Have you noticed that quite a lot of porn stars have names starting with a ‘B’, a ‘D’ or a combination of both? ‘So?’ one might think. ‘This is just a coincidence.’ Perhaps not. The choice of a ‘B’ or a ‘D’ is both a graphic one and a phonetic one. Of course there is the visual aspect of it, as a ‘B’ or ‘D’ expresses circular forms and curves. Or more explicitly: one could see a pair of tits or an ass in them. Some porn magazines and movies already play with this association by adding some nipples to both curvaceous outlines of the ‘B’. A double ‘O’ would also do well, like in the logo of the famous bar chain Hooters, known for its lukewarm beer, bad taste and busty waitresses. Though in this case, strangely enough, the ‘O’s are not used to form a pair of tits as partly suggested in the graphic design – which would make perfect sense as a visual translation of the brand’s ‘philosophy’ – they are rather used as the eyes of an owl, probably so as not to offend the chain’s clientele in more conservative areas of the world, like the US.
In addition to this unmistakeable visual effect that ‘B’ and ‘D’ have, there is also the matter of their pronunciation. In phonetics, three factors are crucial: the place of articulation (like the tongue pushing against the teeth with dentals); the way of articulation (like air going through the nose with nasals); and the vocal cords (whether the vocal cords vibrate or not). ‘B’ and ‘D’ are plosives, respectively a bilabial plosive and a dental plosive, meaning sounds expressing a kind of explosion – adding an extra layer of raunchiness to the message. This is especially the case with the bilabial plosive ‘B’, a consonant articulated with both lips, creating a small explosion – also called ‘lip smack’ in jargon – and which often produces a bit of saliva during the act. It is a highly sexual sound and gesture, which is often chosen as a phonetic – almost onomatopoetic – translation of its explicit content. It is why the letter ‘B’ is so popular in the porn industry. Think of Tori Black, Nikki Benz, Brandi Love or Briana Banks. The latter entered the porn arena under the alias Mirage, though she opted for Briana Banks in 1999, not coincidentally after having the first of two breast enlargement operations.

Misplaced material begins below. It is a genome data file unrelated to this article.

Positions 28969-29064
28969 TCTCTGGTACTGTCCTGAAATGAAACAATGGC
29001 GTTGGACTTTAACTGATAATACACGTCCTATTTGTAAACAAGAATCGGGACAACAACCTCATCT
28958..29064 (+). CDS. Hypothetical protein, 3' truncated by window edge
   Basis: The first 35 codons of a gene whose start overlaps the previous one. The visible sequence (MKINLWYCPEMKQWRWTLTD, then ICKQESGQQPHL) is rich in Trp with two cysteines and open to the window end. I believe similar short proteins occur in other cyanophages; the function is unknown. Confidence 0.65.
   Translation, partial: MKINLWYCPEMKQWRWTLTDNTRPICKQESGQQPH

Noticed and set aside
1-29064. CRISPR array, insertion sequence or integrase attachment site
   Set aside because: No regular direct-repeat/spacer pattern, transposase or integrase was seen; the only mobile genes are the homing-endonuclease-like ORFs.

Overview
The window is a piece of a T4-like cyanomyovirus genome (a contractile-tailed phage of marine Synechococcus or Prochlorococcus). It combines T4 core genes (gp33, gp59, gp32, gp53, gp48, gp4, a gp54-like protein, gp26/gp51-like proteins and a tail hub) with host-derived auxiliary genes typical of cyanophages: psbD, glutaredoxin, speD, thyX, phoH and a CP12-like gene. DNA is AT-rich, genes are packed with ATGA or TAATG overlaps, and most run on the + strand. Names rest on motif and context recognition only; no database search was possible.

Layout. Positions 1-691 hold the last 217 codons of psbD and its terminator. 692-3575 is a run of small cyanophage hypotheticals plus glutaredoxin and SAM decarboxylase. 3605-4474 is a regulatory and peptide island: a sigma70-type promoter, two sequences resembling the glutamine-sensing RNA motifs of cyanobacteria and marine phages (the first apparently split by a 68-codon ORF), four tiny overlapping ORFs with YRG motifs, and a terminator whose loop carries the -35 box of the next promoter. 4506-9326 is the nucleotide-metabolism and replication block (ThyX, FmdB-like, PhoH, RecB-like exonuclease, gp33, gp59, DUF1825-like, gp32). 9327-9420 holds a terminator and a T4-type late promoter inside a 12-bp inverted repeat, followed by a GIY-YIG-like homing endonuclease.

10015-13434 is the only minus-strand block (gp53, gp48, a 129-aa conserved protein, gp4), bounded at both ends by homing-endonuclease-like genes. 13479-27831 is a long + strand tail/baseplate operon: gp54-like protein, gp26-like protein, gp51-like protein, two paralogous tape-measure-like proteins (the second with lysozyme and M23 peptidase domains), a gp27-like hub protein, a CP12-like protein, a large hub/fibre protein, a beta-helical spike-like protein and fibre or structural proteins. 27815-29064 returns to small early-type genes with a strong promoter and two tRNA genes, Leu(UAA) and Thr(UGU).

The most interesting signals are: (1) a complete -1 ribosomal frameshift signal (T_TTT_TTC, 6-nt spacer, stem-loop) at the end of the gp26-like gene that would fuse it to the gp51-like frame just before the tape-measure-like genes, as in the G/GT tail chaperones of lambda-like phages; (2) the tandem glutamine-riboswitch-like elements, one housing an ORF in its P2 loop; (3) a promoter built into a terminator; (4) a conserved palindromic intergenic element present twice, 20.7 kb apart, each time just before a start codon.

fig 2: Brigitte Bardot
The predilection for the letter ‘B’ to evoke a form of sexual tension or to mimic a pair of breasts that when rotated to 45 degrees, can be traced back much earlier, to a period less ‘in your face’ than nowadays; to the beginning of times, when God created woman, embodied by the figure of Brigitte Bardot: the archetype, or godmother, if you like, the double B, or B to the second degree. Though she probably had a double D cup. Like a double bubble, suggesting not one pair, but even two: more than a handful. Should it come as a surprise that her initials – as immortalized in the song by her former lover Serge Gainsbourg – are sufficient to evoke her name? Or that she managed to make a brand out of her initials, just as she made a brand out of her silhouette?
fig 3: P for Porn
Not only is ‘B’ a bilabial plosive, but also ‘P’, though ‘B’ is a voiced one, having a more pronounced sound, while ‘P’ is a voiceless one. Hence ‘B’ is more suitable for porn – a genre that doesn’t go for subtlety – than ‘P’, which has its charms nonetheless. A plosive is described in dry – asexual – textbooks as ‘a complete obstruction of the outgoing airstream by the articulators, a build-up of air pressure in the mouth, and finally a release of that pressure’. Obstruction, pressure, release? Does this recall anything? Should it come as a surprise given presence of the letter ‘P’ in penis, pussy or porn? ‘P’ is the softer version of ‘B’, while it still is an explosive sound, indicating the beginning of what might eventually finish with a bang. That ‘P’ stands for porn is also clear to Pamela Anderson, who is, not surprisingly, often just referred to as Pamela.
fig 4: Dirk Diggler